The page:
• January 27: Acclaimed conductor Michael Stern (’86) leads the Curtis Symphony Orchestra in an evening of extraordinary emotional contrasts. The program opens with the quiet whisper of one of classical music’s most intimate, impassioned works, Ludwig van Beethoven’s transcendent Violin Concerto in D major, Op. 61, featuring internationally renowned violinist Pamela Frank (’89). The concert concludes with another classical music masterpiece to be revealed in the coming months.
  • March 9: The 2023–24 orchestra season concludes with a remarkable program featuring two exhilarating world premieres and a late-Romantic era classic under the baton of renowned conductor Robert Spano (’85). The concert opens with a newly commissioned work by James Ra (’04), followed by the world premiere of GRAMMY Award-winning Curtis composition faculty member Steven Mackey’s Concerto for Electric Guitar, featuring the jaw-dropping virtuosity of guitarist JIJI (’15). The program concludes with Pyotr Ilyich Tchaikovsky’s impassioned, intensely personal Symphony No. 6 in B minor, Op. 74 (“Pathétique”).


Through imaginative productions, bold concepts, and engrossing narratives, the artists of the Curtis Opera Theatre prepare to become stars of the world stage. The combination of key elements of artistry—music, acting, singing, and costumes—allows these student-artists to create a lasting connection with audiences.

  • November 10, 12: Inspired by the poetry of 17th-century English writer John Milton, author of the epic Paradise Lost, George Frideric Handel’s magnificent pastoral ode, L’Allegro, il Penseroso ed il Moderato, launches the Curtis Opera Theatre season at the Philadelphia Film Center with a stunning theatrical oratorio led by conductor Nicholas McGegan and acclaimed director Chas Rader-Shieber. Performed in English with English supertitles.
  • March 15, 17: The Curtis Opera Theatre’s season continues with an exciting double bill featuring Francis Poulenc’s outrageously funny farce, Les Mamelles de Tirésias (The Breasts of Tirésias), alongside Kurt Weill and Bertolt Brecht’s darkly satirical “ballet chanté,” The Seven Deadly Sins, at the Philadelphia Film Center, directed by Eve Summer under the baton of Michelle Rofrano. Performed in French and German with English supertitles.
  • May 2–5: The Curtis Opera Theatre’s 2023–24 season concludes with Leoš Janáček’s The Cunning Little Vixen, one of the most powerful operatic works of the twentieth century. Led by a plucky heroine, this charming poetic parable celebrates the cyclical nature of life and death as it spins a comical yet bittersweet tale of Vixen Sharp Ears. Led by stage director John Giampietro and conductor Vinay Parameswaran (ʼ13), this adaptation of the beloved Czech novella features a lushly orchestrated, folk-infused score bursting with boundless energy and an imaginative array of dazzling colors. Performed in Czech with English supertitles.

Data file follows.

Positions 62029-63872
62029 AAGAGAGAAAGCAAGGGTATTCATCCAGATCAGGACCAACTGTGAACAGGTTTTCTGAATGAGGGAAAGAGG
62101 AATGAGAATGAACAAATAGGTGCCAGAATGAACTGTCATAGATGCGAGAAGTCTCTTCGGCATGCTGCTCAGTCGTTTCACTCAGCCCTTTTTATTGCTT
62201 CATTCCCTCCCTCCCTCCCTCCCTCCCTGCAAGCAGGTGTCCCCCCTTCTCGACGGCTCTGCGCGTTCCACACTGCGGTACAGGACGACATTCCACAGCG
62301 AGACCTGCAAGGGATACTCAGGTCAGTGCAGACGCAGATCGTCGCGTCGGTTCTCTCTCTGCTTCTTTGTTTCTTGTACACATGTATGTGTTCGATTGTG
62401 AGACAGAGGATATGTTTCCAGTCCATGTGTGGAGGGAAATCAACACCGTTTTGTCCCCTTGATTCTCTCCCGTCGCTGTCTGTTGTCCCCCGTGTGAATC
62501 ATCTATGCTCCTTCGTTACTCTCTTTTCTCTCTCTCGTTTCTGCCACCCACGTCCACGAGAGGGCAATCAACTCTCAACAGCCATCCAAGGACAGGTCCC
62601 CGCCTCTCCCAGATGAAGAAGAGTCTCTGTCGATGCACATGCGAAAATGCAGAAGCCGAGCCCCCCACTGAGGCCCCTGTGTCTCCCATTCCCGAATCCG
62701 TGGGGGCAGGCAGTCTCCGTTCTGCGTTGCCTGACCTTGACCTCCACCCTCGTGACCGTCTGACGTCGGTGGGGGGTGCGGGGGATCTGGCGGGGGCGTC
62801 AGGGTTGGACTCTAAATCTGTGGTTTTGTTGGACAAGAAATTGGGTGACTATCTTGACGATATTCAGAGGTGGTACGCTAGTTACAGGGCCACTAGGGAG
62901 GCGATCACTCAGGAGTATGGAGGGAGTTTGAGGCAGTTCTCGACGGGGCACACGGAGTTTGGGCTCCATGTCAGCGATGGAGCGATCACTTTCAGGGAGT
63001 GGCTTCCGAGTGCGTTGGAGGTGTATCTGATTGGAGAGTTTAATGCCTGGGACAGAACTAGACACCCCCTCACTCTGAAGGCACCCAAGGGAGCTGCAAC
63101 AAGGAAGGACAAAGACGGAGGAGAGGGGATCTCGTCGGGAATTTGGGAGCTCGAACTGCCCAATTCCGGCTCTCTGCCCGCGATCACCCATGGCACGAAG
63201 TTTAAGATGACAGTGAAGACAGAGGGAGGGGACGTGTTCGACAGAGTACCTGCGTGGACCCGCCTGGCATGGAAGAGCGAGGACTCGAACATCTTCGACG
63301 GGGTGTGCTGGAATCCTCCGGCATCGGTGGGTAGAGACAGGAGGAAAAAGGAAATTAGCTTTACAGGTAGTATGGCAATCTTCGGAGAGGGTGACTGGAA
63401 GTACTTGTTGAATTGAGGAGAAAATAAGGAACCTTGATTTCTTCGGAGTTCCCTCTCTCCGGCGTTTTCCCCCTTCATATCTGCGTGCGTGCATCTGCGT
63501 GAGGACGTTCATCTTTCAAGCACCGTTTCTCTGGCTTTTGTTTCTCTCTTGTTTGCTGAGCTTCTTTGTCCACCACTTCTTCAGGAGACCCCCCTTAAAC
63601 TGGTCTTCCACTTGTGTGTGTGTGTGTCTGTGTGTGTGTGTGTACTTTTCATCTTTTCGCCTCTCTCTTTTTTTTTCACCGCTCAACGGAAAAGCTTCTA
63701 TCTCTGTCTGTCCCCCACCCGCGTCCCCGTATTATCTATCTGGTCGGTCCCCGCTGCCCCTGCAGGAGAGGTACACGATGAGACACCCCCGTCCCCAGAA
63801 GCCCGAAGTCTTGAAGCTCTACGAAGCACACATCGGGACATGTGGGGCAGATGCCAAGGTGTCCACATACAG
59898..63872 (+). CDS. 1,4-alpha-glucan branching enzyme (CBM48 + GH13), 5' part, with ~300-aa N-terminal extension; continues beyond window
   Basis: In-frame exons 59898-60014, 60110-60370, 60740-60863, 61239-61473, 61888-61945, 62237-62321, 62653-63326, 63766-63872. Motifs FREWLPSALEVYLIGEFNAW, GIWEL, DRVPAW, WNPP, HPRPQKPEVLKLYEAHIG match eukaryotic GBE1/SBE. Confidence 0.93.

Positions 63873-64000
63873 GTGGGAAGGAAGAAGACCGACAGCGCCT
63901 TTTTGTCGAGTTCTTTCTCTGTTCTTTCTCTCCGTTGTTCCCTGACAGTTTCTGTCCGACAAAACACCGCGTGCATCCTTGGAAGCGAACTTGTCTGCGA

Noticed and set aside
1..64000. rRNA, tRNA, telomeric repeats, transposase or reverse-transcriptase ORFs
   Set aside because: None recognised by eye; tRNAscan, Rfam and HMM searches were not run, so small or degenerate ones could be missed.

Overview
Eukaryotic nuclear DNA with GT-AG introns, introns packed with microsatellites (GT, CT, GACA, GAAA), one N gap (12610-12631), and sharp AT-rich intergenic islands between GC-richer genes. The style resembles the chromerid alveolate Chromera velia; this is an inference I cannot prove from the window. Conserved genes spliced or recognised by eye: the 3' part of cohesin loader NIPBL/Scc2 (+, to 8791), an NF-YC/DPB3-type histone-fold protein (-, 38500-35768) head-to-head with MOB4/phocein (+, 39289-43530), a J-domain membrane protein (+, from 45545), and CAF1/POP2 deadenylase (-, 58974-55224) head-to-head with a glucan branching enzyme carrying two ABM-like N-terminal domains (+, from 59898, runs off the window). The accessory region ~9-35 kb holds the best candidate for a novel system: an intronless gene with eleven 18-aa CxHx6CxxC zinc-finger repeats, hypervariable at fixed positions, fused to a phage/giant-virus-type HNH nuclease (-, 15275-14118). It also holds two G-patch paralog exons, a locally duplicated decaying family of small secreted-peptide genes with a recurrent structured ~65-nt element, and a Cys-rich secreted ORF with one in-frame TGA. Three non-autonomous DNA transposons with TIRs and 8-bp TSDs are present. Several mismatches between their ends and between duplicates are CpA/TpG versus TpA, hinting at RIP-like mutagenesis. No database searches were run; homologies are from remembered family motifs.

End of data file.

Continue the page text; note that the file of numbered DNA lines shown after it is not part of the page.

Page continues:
Ensemble 20/21’s repertoire features works from the 20th and 21st centuries. With a rich legacy of bold collaborations and striking productions, Ensemble 20/21 embraces the cutting edge of contemporary classical music through the highest level of artistry. In the 2023–24 season, Ensemble 20/21 presents three concerts in Curtis’s Gould Rehearsal Hall.

  • November 18: The first concert of the Ensemble 20/21 season, “Music of the Earth,” highlights compositions inspired by the beauty and wonder of the natural world. The program features “eco-composer” John Luther Adams’s captivating solo violin ode to Alaska, Three High Places, Pulitzer Prize-winning composer Raven Chacon’s haunting string quartet piece, The Journey of the Horizontal People, and composer Allison Loggins-Hull’s exploration of “home,” the poignant Homeland. The second half of the program features Curtis alumna Gabriella Smith’s (’13) imaginative, coral reef-inspired work, Anthozoa, Icelandic composer and guitarist Gulli Bjornsson’s striking pieces for solo electric guitar, Landslög, and pioneering electronic music composer Luciano Berio’s 1964 anthology of eleven songs from eight countries, Folk Songs, for voice and chamber ensemble.